Seed to Feed strives each week to introduce a new recipe from Pacifica and, perhaps more importantly, show how the foods we love and the stories they tell connect us to each other and our heritage. Daphne Lagios and her son Hunter are a perfect example of this with this weeks Seed to Feed recipe for spanakopitas.
Spanakopitas have a special place in my heart, the first chef job I ever earned was in a Continental Cuisine restaurant in downtown Sacramento called Pava's. A bohemian sort of place, lunch favorites included a large triangle of spinach and feta pie encased in crispy layers of phyllo, which was a form spanakopita. Versatility is a benchmark quality of this classic Greek dish as it can be made in a large pie, individual main course size triangles or, as Daphne and Hunter demonstrate, appetizer size--two bite triangles.
Daphne and Hunter's version is one of the best I have tried and I started baking them back in the early eighties. Leeks and goat cheese soften the bite of the greens and feta while the stories they tell bring the pleasures of writing Seed to Feed to new heights.
Walking into Daphne Lagios' home, you are greeted by the warm living room of a thriving family. In one corner hangs a Greek flag and just below that, a wall of photos we will return to after we finish cooking.
Rounding the corner into the kitchen you enter a place where food is elevated and enjoyed on every level. Classic culinary tools, not trendy gadgets, are interspersed with favorite ingredients and a child's art work. Hunter has laid out an organized demonstration of their family tradition: making spanakopitas.
Just like Darin Petersen with his Kalua Pork in last weeks Seed to Feed, Daphne does not show up to events with family and friends without a tray of spanakopitas. Being a second generation Greek, Lagios brings considerable experience with the skills required to make good spanikopitas and imparts some culinary wisdom in her advice many professional cooks could learn from.
"I remember the discussions among my aunts of how each one made the recipe a little different," Daphne said. "My mother made it with spinach, eggs, cottage cheese and feta. I've experimented with leeks, different greens and even winter squash--it's a constantly evolving recipe."
Annie Sommerville's recipe is where Daphne started, and the crunch of the walnuts is a welcome addition. A little feta is added as well to "give it some more zing." One ingredient which is common to all spanakopita is the phyllo dough.
Phyllo can be a problematic ingredient for many cooks but Daphne and Hunter are not afraid. The real secret is not a secret at all but rather is printed right on the package. Unless you are lucky enough to live near one of the few bakeries in the United States still making phyllo by hand, you will be using frozen phyllo. The instructions say to thaw in the refrigerator overnight. Most people fully ignore the fact that it never mentions the option of thawing at room temperature and just throw it out on the counter and wait a couple of hours. Total mayhem ensues if one takes that path. Rapid defrosting creates small pockets of moisture in the rolls of dough and cause sticking together of the layers. In addition, other parts of the dough will be dry and tend to crack.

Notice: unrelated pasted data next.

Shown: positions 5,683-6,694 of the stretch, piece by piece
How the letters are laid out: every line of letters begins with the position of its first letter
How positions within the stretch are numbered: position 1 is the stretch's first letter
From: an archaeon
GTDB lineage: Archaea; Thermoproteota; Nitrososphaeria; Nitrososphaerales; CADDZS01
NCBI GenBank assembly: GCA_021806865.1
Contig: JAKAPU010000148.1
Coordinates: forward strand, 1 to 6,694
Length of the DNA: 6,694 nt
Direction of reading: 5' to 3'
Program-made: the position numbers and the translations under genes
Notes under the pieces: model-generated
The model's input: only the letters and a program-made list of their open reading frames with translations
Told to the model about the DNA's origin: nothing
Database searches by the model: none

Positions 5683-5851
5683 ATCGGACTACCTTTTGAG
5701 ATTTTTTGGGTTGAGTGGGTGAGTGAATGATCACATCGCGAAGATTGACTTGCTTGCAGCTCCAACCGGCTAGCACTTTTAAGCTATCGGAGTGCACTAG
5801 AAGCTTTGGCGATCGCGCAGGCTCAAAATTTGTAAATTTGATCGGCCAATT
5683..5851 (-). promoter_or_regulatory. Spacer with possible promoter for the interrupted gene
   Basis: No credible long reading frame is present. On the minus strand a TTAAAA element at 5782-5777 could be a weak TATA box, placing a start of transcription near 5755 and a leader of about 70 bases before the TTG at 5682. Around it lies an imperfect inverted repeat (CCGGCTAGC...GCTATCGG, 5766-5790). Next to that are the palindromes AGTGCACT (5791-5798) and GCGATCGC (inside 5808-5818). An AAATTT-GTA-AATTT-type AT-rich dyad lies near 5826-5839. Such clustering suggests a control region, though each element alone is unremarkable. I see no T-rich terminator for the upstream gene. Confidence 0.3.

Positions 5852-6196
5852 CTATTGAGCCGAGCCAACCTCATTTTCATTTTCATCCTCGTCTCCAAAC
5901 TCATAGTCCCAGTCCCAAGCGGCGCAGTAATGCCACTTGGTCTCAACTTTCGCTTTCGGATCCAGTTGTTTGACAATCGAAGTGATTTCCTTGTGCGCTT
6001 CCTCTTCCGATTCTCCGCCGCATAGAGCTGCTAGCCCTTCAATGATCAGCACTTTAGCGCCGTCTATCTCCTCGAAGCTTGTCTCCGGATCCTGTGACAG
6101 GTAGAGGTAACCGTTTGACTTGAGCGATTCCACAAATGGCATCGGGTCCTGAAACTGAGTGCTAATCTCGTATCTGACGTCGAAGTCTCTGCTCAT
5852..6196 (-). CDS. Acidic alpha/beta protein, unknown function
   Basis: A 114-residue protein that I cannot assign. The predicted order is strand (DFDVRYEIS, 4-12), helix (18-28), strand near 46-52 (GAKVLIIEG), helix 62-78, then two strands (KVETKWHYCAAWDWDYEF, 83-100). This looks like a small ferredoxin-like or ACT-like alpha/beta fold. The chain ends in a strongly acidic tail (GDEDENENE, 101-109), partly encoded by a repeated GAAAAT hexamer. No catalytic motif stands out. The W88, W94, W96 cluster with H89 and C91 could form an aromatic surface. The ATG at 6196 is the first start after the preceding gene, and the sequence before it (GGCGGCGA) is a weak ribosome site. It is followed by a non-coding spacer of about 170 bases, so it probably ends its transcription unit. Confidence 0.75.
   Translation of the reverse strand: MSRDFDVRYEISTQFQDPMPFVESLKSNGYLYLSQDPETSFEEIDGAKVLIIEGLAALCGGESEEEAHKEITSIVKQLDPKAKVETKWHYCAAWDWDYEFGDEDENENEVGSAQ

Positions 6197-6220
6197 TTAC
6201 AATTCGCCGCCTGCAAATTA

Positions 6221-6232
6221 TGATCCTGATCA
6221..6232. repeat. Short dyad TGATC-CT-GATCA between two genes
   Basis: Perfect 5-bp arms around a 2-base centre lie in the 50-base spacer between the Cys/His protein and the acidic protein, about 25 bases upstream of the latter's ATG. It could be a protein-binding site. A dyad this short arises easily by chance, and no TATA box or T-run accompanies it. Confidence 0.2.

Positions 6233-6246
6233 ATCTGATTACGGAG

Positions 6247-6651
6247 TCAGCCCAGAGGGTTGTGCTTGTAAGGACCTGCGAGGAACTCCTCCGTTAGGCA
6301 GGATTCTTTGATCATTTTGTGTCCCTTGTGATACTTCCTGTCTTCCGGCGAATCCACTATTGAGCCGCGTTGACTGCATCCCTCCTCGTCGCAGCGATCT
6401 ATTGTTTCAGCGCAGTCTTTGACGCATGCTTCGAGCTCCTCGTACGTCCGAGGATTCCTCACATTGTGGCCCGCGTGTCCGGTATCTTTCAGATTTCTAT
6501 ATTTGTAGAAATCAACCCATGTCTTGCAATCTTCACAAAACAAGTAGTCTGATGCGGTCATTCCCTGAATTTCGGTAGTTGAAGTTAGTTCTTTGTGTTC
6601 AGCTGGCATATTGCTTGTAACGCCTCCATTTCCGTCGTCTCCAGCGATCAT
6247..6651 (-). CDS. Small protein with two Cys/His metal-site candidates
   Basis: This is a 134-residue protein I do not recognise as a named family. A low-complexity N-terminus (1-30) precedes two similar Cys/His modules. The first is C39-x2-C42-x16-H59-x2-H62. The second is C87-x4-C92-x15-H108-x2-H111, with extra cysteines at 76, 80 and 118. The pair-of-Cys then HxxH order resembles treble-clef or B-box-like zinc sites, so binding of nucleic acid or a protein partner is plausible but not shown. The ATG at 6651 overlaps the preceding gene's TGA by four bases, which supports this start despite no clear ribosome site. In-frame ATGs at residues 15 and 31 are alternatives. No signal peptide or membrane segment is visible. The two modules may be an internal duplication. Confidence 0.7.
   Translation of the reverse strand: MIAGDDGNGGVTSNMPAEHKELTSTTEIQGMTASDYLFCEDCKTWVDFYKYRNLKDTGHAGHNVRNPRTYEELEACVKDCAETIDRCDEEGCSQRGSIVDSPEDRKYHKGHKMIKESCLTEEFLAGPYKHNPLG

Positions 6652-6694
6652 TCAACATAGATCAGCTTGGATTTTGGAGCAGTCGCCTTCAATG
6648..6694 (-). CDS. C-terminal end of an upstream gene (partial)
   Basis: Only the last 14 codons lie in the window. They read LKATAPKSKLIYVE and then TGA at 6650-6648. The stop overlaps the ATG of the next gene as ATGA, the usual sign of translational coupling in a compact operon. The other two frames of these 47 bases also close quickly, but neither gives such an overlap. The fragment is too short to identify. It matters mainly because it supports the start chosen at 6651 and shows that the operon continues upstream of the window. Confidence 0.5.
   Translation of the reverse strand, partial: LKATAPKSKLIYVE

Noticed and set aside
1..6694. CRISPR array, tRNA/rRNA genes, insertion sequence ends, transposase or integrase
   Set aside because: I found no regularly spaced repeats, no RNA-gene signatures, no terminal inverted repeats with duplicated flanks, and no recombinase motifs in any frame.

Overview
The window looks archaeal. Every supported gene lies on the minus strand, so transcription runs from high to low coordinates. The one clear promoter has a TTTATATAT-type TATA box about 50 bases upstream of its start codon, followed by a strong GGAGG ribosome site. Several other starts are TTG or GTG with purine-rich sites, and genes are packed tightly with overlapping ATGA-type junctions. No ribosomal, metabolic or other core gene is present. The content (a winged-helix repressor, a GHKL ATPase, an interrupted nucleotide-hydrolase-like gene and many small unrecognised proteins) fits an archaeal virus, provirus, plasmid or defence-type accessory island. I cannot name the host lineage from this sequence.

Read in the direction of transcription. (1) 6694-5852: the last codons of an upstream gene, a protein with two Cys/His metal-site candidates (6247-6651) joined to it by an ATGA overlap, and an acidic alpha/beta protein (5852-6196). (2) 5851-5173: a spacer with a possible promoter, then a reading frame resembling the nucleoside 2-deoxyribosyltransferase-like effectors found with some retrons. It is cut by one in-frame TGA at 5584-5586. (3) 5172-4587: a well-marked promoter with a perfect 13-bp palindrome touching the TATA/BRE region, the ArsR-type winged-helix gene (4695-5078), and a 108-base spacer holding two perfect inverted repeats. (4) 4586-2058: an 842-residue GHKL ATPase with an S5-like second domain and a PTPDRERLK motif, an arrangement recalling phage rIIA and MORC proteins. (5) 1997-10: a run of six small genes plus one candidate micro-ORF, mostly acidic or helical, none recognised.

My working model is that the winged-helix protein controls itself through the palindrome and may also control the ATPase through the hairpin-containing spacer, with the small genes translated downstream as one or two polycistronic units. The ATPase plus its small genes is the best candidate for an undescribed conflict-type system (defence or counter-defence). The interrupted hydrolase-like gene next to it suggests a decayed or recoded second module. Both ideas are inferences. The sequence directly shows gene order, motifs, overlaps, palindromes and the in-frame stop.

Moving to Pacifica in 1999 with husband Gary was an easychoice for the couple. Like many of us, love for the ocean makes our town the perfect home. Gary's love for wooden boats and walks on the beach with Gizmo, the family dog, make Pacifica the ideal location to watch Hunter's interests grow and evolve.
Look for Hunter and his buddies to show up in a future Seed to Feed with summertime smoothy recipes. Next week: the debut of Seed to Feed's outdoor cooking series!
Daphne and Hunter's spanakopitas
-1 tablespoon olive oil
-1 tablespoon unsalted butter
-3 cups leeks, white part only. Cut in half lengthwise and thinly sliced and washed. About 4 leeks.
-1/4 cup white wine
-1/4 cup toasted and chopped walnuts
-1/4 pound soft fresh goat cheese, crumbled, about 3/4 cup
-1/3 cup grated Parmesan cheese
-1 tablespoon chopped Italian parsley
-1/2 teaspoon chopped fresh thyme
-8 sheets phyllo, or more if you want to make more. There are usually 22-24 sheets in a package
-4 to 8 tablespoons of butter depending on your desired yield, melted and kept warm.
-salt and pepper to taste
Daphne encourages you to add to the mix. In our batch she added feta cheese and chard. You really can't go wrong.
- Preheat the oven to 375 degrees
- Heat the oil and 1 tbl. of butter in a medium sized pan, add the leeks and season with salt and pepper. Sauté over medium heat until the leeks soften, no more than five minutes.
- Add the wine and let simmer until the liquid is all cooked off. Move mixture to a bowl and let cool.
- When the leeks are cool add the walnuts, Parmesan and goat cheeses, the herbs and salt and pepper to taste.
- Lay out the phyllo dough on a clean counter and cover with a damp towel.
- Lay out the top two sheets on a cutting board and brush the top layer with melted butter. Cut into four strips lengthwise.
- Spoon a heaping teaspoon of filling at the end of each long strip. Fold the end of the phyllo over the filling at a 45 degree angle creating a triangle. Continue folding as if you were folding a flag or a paper football. Do not fold too tightly or they will explode on baking.
- Finish the fold in a triangle shape with any extra dough folded on the bottom side.
- Fold all the spanakopitas in this way and then brush the tops with butter and arrange on a parchment lined baking sheet.
- At this point the spanakopitas can be refrigerated or frozen until baking time.
- Bake for 15 minutes or until golden brown, a little darker if you like extra crispy.
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